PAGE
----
It is a measure of the callousness of Sir Alfred Milner that he, insultingly, could not or would not comprehend this when Boer representatives from the Cape Colony tried to assure him of their loyalty to the Queen. It was not an easy matter for them to rebel. This was a fact that President Kruger failed to appreciate, but President Steyn clearly understood.

The most moving demonstration of the problem of divided loyalties can be found in the letters from Dr AM Neethling to his wife who temporarily returned to her people in Scotland with the children while he remained in the field with the Boers. Later during the war she and the children returned to Stellenbosch.

As a medical person yourself, how would you respond to "the doctor's dilemma in a gentleman's war" (maybe this has been touched on about the concentration camps)? 

A good doctor has only one loyalty and that is to the patient in need of care. In time of war this means that the sick and wounded, irrespective of race, creed, nationality or gender, are his concern. If he is partisan, the doctor betrays this position of trust and also sacrifices the support and understanding of his colleagues, even from opposing camps.

In the “gentleman’s war” there undoubtedly were partisan doctors, but they did not really pose a problem, except in the concentration camps. For me the exemplary behaviour of some British doctors towards their Boer colleagues and Boer patients suggests that the term gentlemanly is appropriate. Lord Kitchener had forbidden British assistance to Boer doctors. Despite this edict, Dr Hero Tilemann, a young German doctor with the Boers, wrote how British colleagues supplied him with drugs, bandages, therapeutic agents and other basic necessities to keep his “guerrilla practice” going. A further example would be the diligence with which Dr Turner, a British military doctor, looked after a Boer girl on a farm in the vicinity of his camp. Her hand had been blown off by dynamite caps and he visited her every day until she had recovered. British surgeons visited wounded and sick Boers in their camps and at times took over their care with great dedication – like Dr Orford did with Mr Klasie Havenga.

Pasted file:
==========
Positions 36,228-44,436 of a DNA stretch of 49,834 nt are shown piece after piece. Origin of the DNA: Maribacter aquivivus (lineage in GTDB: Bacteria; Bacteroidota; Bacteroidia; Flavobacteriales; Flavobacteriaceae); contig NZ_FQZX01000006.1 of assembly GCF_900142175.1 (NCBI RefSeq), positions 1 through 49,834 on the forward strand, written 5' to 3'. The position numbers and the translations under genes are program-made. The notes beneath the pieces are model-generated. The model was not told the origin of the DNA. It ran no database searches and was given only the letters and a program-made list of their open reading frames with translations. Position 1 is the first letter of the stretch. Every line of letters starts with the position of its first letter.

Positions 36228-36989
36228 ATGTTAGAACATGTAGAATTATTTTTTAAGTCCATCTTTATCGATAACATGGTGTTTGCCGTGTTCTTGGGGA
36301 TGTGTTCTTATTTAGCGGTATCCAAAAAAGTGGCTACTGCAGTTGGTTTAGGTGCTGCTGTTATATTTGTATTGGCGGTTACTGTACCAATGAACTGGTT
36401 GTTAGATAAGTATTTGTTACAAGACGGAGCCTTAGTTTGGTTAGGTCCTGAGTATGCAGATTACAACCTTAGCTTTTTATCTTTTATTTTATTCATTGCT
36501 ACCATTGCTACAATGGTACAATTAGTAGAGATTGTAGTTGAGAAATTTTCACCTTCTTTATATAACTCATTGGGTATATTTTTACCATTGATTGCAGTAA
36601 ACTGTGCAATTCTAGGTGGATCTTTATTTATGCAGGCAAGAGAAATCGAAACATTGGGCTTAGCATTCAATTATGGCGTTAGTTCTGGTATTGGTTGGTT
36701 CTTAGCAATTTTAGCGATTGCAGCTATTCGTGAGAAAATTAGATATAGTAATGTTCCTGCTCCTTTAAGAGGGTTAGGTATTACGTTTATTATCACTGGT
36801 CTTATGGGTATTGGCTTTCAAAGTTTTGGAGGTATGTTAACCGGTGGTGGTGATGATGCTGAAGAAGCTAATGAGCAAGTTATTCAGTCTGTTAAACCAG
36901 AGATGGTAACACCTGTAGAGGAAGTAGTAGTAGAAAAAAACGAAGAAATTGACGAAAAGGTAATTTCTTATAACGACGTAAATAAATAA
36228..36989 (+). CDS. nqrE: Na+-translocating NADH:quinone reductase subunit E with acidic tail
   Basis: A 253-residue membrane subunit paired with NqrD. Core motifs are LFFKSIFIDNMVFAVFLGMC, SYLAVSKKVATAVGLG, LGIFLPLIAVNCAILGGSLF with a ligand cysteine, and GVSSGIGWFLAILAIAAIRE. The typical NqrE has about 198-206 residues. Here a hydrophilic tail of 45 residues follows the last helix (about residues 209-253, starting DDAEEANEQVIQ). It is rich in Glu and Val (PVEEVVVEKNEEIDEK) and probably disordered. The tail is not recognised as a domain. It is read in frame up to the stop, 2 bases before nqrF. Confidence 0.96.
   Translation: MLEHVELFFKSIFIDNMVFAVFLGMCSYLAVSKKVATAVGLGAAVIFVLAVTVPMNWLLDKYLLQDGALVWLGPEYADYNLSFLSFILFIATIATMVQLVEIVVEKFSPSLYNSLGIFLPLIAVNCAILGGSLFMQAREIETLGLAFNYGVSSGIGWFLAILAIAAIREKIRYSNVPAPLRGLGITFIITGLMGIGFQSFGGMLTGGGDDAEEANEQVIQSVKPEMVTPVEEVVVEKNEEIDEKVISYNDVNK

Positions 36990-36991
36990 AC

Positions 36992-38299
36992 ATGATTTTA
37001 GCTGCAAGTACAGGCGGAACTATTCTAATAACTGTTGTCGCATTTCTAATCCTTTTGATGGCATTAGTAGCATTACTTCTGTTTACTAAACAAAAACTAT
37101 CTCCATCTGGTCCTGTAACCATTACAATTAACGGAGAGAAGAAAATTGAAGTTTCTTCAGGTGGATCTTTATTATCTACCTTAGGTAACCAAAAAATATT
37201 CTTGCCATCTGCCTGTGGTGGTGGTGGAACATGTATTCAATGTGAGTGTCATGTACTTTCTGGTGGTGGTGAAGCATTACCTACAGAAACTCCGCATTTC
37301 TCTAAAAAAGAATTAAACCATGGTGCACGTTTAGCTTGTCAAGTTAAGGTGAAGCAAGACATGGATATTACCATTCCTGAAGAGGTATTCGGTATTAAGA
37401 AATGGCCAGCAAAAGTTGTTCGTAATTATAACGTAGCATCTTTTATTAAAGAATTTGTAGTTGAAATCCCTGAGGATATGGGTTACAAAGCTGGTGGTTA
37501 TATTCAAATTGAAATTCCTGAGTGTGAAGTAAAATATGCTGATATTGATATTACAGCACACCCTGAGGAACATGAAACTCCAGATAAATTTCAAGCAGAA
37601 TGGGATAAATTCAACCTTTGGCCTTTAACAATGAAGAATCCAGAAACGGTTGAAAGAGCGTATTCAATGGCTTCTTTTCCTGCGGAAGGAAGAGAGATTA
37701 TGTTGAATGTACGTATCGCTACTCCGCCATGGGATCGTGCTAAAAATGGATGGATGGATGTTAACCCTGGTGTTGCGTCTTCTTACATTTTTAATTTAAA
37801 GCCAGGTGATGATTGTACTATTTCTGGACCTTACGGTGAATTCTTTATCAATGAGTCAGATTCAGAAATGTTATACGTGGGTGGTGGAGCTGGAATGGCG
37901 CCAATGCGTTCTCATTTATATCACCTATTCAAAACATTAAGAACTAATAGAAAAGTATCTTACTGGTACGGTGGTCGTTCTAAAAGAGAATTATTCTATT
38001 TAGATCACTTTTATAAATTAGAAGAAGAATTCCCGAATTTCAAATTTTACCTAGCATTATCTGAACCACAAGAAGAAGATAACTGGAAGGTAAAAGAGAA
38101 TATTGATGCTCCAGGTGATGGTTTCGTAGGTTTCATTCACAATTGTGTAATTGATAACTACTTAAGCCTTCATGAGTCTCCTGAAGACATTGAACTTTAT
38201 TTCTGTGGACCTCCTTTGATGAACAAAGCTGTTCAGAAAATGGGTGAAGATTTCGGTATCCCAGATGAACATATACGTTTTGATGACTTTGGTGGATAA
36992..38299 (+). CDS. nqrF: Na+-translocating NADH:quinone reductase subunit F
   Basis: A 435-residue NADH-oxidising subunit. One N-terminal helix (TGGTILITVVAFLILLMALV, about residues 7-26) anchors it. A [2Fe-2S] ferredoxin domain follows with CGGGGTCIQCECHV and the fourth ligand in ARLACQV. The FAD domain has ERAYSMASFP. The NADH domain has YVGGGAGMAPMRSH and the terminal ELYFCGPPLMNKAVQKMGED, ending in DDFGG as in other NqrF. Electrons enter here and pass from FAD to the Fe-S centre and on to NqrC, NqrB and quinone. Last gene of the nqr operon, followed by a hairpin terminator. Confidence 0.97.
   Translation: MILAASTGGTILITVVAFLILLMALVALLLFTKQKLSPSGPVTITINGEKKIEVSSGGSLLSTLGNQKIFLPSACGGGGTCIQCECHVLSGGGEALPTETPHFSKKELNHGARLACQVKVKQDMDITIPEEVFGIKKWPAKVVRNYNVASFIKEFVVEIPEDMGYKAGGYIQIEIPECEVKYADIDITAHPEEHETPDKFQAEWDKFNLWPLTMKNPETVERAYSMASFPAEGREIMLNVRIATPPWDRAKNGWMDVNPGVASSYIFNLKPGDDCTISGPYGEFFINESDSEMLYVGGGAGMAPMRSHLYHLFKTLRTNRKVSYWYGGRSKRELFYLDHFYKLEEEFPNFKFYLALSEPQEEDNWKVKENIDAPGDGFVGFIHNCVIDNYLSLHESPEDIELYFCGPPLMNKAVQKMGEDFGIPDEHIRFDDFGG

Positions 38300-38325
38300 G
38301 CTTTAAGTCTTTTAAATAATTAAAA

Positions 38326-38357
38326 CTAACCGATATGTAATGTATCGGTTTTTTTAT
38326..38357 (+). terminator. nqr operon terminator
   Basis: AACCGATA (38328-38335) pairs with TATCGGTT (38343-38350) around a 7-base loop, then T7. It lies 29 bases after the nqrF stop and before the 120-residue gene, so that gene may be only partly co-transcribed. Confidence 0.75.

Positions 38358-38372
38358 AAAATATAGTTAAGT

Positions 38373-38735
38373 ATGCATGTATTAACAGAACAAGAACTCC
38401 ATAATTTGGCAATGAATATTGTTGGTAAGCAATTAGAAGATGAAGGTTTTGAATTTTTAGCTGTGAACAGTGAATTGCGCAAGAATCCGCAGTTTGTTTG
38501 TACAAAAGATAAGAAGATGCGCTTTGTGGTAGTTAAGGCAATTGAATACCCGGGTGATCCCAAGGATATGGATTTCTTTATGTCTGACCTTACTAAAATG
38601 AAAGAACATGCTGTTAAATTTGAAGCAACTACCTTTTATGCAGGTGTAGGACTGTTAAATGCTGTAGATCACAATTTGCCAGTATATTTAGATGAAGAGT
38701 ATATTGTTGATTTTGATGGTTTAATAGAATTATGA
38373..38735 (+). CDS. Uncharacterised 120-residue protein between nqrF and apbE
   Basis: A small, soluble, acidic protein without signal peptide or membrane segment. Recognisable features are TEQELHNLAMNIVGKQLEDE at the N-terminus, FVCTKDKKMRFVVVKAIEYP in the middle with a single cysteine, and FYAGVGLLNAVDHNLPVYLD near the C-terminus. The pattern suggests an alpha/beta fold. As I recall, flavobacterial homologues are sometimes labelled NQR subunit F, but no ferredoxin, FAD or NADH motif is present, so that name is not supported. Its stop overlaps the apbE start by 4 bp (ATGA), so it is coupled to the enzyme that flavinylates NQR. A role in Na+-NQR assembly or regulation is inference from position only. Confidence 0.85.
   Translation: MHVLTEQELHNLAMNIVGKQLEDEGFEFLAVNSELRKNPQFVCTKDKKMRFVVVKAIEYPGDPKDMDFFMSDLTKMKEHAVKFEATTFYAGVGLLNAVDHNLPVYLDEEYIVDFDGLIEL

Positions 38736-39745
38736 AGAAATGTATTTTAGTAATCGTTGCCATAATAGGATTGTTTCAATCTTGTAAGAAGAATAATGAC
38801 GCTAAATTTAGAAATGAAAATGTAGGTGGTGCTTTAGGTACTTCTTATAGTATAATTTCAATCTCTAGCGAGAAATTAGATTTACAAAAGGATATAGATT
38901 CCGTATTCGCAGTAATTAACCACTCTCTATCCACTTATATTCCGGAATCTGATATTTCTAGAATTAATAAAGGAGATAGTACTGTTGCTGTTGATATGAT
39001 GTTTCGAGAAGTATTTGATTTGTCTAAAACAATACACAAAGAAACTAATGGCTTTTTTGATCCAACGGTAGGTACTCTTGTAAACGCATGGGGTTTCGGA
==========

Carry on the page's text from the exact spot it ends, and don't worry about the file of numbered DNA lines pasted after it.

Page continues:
From available records of Boer medical activities after major battles, there was a similar attitude to the wounded enemy - one gave him the best care available. The prime example of such behaviour occurred during the last major encounter of the war at Tweebosch in the Western Transvaal. General Koos de la Rey treated the wounded Lord Methuen with the greatest courtesy and sent him back to his own people where more sophisticated facilities for treatment were available. The general did this against the will of his own officers, who felt that the British military were meting out punitive measures, including the death sentence, to captured Boer officers and they wanted to keep Lord Methuen as a hostage. General de la Rey would not yield about the way one should treat one’s enemy and sent Lord Methuen to Klerksdorp. Unwittingly, but acting on Christian principles, the general proved the point made by a famous British judge many years later that the quality of justice is determined by its capacity for mercy.

I want to end by congratulating you on your award, Professor! The book deserves the award in every way. It has been a great privilege conducting an interview with you, and good luck with your future ventures.

Thank you for the kind sentiments expressed and for the good wishes with future ventures. I have been in need of these good wishes as I have, in the words of Samuel Johnson, “committed” another book!


  • The latest book from De Villiers, Dwarstrekkers, Dwepers en Dokters, will be
    reviewed on LitNet in due course.

Click here to buy a copy from Kalahari.net!